Tragedy waiting to happen? Tennessee, Arizona, Georgia, and Virginia allow loaded guns in bars

Looking at the states in question, perhaps we should not be surprised, but seriously, how is this a good idea ANYWHERE in this gun-loving, hair-trigger temper, liquored-up society? (NYT):

Happy-hour beers were going for at Past Perfect, a cavernous bar just off this city’s strip of honky-tonks and tourist shops when Adam Ringenberg walked in with a loaded 9-millimeter pistol in the front pocket of his gray slacks.

Mr. Ringenberg, a technology consultant, is one of the state’s nearly 300,000 handgun permit holders who have recently seen their rights greatly expanded by a new law – one of the nation’s first – that allows them to carry loaded firearms into bars and restaurants that serve alcohol.

…The new measures in Tennessee and the three other states come after two landmark Supreme Court rulings that citizens have an individual right – not just in connection with a well-regulated militia – to keep a loaded handgun for home defense.

…State Representative Curry Todd, a Republican who first introduced the guns-in-bars bill here, said that carrying a gun inside a tavern was never the law’s primary intention. Rather, he said, the law lets people defend themselves while walking to and from restaurants.

The purported mitigating factor here is the gun-toter cannot drink alcohol in the establishment. If these laws are challenged in states with big urban city centers and gun restrictions fall by the wayside, you can imagine the chaos that will ensue.
Pam’s House Blend – Front Page

—  John Wright

The Tragedy Of Gay Teen Suicide – A Roundup

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As we all know, discussion about gay teen suicide has swelled over the last week. Why the sudden increase? Who is to blame? What needs to be done about the problem? Read on for reactions and opinions on the subject from members of the gay community, journalists and others.

Raymond  road Dan Savage points the finger at who is partly to blame for the recent suicides of gay teens like Tyler Clementi: "Tyler's roommate did not act alone. There are accomplices out there: uncaring teachers, criminally negligent school administrators, classmates who bullied and harassed Tyler, "Christian" churches and hate groups that warp some young minds and torment others, politicians on the right and left who exploit and perpetuate anti-gay prejudice, perhaps even Tyler's own family. We need to learn more. And more charges need to be brought. Not just criminal charges against a couple of stupid teenagers who should've known better but didn't. But ethical charges need to leveled against adults and institutions that knew better but didn't care."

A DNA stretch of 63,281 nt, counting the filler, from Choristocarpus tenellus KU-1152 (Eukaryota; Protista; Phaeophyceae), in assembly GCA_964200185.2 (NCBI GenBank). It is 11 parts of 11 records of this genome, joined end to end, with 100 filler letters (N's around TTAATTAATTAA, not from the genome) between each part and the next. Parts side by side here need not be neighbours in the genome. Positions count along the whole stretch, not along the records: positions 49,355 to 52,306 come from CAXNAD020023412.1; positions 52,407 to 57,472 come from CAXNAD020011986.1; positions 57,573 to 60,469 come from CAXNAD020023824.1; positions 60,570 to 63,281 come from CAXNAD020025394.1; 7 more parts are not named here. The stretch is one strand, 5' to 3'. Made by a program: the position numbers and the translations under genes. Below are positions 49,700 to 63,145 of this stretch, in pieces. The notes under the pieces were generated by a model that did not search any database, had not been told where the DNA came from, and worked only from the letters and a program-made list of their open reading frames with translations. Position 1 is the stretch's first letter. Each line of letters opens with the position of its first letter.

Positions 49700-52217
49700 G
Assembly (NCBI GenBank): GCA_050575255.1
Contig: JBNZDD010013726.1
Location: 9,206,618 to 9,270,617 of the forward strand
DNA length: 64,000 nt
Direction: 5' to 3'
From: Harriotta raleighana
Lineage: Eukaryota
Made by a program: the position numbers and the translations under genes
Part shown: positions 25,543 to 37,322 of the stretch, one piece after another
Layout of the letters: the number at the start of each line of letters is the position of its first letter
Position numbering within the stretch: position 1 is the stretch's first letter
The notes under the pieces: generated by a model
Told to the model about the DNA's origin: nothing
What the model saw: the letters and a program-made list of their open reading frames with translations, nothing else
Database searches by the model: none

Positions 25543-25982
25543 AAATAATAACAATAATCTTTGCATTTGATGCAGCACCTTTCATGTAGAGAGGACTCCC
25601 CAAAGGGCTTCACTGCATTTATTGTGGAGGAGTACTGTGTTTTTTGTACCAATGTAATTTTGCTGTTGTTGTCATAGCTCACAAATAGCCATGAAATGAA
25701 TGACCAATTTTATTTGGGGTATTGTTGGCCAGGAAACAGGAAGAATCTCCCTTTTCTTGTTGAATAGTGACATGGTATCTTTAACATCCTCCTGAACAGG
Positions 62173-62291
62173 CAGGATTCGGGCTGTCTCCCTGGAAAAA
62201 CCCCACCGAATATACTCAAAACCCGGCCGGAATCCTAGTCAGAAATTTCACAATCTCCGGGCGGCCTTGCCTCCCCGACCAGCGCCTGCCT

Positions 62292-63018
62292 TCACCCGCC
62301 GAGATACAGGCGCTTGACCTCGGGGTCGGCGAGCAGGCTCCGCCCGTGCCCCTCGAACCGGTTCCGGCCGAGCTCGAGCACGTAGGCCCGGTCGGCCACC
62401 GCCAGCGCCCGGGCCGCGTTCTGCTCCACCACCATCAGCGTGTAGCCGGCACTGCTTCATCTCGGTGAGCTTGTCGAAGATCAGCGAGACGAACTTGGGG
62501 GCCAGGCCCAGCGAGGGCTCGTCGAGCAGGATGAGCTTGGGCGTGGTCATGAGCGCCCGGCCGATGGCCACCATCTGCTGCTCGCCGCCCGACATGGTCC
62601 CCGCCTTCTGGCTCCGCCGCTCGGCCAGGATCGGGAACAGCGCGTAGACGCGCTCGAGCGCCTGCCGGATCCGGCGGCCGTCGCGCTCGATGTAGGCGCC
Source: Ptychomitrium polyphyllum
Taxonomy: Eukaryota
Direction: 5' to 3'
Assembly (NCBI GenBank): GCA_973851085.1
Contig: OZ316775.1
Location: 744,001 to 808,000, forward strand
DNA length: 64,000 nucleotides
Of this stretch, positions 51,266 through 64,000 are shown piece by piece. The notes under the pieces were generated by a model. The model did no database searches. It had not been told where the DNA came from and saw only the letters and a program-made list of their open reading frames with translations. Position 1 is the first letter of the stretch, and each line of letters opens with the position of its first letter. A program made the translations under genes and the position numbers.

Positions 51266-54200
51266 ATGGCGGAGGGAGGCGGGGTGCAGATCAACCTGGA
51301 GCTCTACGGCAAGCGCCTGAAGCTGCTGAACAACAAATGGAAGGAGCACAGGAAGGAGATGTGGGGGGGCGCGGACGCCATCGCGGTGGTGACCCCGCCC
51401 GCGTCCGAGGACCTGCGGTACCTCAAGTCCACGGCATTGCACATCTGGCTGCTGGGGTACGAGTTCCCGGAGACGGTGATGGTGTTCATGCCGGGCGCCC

road Salon's take on Tyler Clementi's story: "I think the part of Clementi's story that most appeals to a larger sense of moral outrage is the availability of two easily identifiable villains: The teenagers who giggled at their prank, filming the gay roommate and showing the world his private moment. But is that, alone, really what drove Clementi off the edge? Most of the other kids identified above lived through years of merciless taunting, humiliation, terrorized because their honest, naked selves didn't fit in. Surely Clementi's roommate, whom he considered a decent roommate in a lot of ways, wasn't the first person to single him out for ridicule, though he may have been the first to live-stream it. But I don't think that one act drove him to suicide, except in combination with the homophobia that Clementi envisioned raining down on him, full blast, for the rest of his life. He felt it coming from all areas of the country, all eyes on him and not just seeing him but judging him, laughing at him, condemning him to hell."

 road Teaching Tolerance, a division of The Southern Poverty Law Center, will premiere Bullied: A Student, a School and a Case that Made History in Washington, DC on Tuesday: "Bullied chronicles the powerful story of a student who stood up to his anti-gay tormentors and filed a federal lawsuit against his school district. The suit led to a landmark federal court decision holding that school officials could be held accountable for not stopping the harassment and abuse of gay students."